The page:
“A Match Made in Winter”
Soft, Subtle, and Oh So Cute
I think writing for Woman’s World is like making a perfect soufflé. It may look easy but it takes great skill and any disturbance can make it fall apart.
In analyzing over 100 Woman’s World Romantic Fiction stories I have concluded that they don’t do different or dramatic. What Woman’s World likes is the commonplace done uncommonly well. And what every story must have is an abundance of ‘tugs’. 'Tugs' are emotional pulls on the old heartstrings. I’d say you’ll need a minimum of one ‘tug’ per 80 words to have any hope of being published.
“A Match Made in Winter” starts with the heroine, Lacey, shoveling snow. In just a few words the reader gets to feel the cold, hear the snow crunch under foot, see the snow on the walkway, hear the scraping of the snow shovel, feel the effort as the snow is tossed to the side, and hear a door squeak open. Talk about five-sensing copy! This is how to do it.
When the door opens an old lady, thankful that Lacey is helping her with the snow removal (tug) offers her a hot cocoa (tug).
It’s freezing but the cocoa mug is steaming. It tastes delicious. (Another sense. This is a story you experience with all your senses.)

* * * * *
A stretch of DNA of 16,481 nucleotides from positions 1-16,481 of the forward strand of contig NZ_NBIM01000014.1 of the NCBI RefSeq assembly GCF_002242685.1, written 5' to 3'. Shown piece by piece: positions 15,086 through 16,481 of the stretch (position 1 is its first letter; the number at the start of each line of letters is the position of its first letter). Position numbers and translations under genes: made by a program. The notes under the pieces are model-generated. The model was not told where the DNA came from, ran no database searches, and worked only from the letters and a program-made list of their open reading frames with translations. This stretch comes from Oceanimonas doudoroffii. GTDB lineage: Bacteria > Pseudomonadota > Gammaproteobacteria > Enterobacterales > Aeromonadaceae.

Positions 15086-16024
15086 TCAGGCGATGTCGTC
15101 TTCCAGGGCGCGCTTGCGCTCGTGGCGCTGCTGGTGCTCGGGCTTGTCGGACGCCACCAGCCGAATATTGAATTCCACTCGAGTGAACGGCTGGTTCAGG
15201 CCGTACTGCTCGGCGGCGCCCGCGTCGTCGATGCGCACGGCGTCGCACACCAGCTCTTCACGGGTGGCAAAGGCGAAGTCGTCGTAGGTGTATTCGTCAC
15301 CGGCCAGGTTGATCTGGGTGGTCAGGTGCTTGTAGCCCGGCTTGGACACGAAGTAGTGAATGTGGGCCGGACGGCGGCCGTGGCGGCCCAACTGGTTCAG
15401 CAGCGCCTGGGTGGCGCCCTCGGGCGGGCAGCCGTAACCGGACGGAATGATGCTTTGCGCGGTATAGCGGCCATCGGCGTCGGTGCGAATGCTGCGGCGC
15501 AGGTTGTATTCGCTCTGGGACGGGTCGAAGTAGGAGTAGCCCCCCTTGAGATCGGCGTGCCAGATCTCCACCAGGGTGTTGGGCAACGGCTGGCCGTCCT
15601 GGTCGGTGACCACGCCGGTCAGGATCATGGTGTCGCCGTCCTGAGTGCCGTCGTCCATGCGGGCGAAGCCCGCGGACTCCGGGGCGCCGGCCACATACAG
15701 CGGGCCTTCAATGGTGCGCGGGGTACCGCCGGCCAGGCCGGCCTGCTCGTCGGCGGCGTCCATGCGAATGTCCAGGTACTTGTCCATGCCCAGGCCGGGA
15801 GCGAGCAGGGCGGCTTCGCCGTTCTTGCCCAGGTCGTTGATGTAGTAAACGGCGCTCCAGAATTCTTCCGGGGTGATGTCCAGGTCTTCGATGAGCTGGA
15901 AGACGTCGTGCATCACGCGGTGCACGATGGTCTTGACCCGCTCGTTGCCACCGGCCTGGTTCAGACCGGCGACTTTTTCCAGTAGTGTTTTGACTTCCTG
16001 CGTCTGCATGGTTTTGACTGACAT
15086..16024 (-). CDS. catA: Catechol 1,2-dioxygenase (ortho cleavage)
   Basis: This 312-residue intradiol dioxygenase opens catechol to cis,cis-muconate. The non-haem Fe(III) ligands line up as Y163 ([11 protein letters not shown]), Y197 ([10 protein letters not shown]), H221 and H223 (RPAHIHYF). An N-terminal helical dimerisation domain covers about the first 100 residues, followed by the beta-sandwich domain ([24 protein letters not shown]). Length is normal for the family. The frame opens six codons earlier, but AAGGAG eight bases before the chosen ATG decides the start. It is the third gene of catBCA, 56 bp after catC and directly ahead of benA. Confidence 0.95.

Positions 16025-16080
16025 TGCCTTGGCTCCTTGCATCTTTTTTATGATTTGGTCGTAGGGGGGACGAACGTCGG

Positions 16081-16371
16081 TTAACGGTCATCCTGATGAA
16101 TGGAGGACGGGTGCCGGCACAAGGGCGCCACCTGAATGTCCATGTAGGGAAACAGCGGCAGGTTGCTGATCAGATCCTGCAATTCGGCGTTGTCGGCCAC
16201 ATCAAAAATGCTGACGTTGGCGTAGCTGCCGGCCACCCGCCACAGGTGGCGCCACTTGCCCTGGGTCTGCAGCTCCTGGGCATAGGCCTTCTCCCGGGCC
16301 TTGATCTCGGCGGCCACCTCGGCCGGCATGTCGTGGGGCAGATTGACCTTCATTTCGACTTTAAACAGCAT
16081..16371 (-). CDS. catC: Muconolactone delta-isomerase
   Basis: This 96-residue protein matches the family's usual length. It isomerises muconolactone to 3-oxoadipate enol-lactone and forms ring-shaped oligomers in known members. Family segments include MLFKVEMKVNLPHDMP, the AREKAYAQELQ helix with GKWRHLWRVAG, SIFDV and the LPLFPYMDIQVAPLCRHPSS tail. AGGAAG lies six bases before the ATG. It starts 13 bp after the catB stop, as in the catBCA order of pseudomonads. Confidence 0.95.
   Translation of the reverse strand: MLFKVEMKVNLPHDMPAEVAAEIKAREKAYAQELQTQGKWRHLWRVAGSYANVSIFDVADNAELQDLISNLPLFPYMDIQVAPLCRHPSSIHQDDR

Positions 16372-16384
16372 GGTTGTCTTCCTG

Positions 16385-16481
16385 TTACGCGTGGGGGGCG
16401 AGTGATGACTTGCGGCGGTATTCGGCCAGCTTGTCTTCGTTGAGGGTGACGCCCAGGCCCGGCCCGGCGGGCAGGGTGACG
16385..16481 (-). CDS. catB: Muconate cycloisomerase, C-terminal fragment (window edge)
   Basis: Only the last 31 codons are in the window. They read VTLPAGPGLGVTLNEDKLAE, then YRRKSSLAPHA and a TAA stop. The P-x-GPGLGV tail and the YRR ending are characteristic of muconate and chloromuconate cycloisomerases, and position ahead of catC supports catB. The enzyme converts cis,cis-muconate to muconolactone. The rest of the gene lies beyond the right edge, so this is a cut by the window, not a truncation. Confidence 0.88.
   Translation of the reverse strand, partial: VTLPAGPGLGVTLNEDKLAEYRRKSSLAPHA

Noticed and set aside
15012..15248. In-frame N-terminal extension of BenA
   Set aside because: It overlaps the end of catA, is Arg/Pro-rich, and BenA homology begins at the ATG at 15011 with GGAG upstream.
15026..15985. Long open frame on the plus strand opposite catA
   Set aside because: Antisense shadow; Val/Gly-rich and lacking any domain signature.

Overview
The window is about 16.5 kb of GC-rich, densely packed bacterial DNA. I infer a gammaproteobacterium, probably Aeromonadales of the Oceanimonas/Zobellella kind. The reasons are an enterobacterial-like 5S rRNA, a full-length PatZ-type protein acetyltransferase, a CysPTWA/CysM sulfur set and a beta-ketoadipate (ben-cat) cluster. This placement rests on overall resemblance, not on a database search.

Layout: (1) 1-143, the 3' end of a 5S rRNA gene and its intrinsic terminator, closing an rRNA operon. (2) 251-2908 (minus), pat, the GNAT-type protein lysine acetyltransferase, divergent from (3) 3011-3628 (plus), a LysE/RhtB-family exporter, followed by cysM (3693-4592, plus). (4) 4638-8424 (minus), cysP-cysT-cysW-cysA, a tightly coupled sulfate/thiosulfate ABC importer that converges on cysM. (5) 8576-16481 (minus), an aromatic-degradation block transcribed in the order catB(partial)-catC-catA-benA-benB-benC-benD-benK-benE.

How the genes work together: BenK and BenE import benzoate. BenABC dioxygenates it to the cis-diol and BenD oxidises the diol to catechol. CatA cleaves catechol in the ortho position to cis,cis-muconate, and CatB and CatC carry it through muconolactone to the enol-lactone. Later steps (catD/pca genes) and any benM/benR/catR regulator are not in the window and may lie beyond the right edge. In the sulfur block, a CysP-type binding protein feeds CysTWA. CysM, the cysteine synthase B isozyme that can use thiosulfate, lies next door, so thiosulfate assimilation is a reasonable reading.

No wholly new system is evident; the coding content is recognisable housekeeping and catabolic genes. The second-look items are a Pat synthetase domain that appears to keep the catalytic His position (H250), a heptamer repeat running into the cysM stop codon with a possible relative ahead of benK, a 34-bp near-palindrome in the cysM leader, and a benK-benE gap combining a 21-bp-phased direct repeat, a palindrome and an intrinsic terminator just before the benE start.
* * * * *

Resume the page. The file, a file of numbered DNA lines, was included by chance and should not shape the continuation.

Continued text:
The special chocolate is “Timmy's” favorite (tug). Timmy is a cousin of David! (tug) David is a blind date gone wrong. The old lady is a matchmaker. (tug) They reminisce about the ‘date’ (tug). The old lady wants to set Lacey up with Timmy.
At this point we are just getting into the story.
There are many more ‘tugs’ to come. You'll just have to read the story.
When you watch the wonderful job of 5-senseing the author achieves and you see one ‘tug’ follow another and notice how everything reads so simple and consider how ordinary and downright cute the story is, you have to marvel at how anyone can write this way! But then Tina Radcliffe is not just anyone. Read her wonderful new novel, “The Rancher’s Reunion” for more examples of great writing. But first, pick up the current, December 27th issue of Woman’s World for ‘the rest of the story’.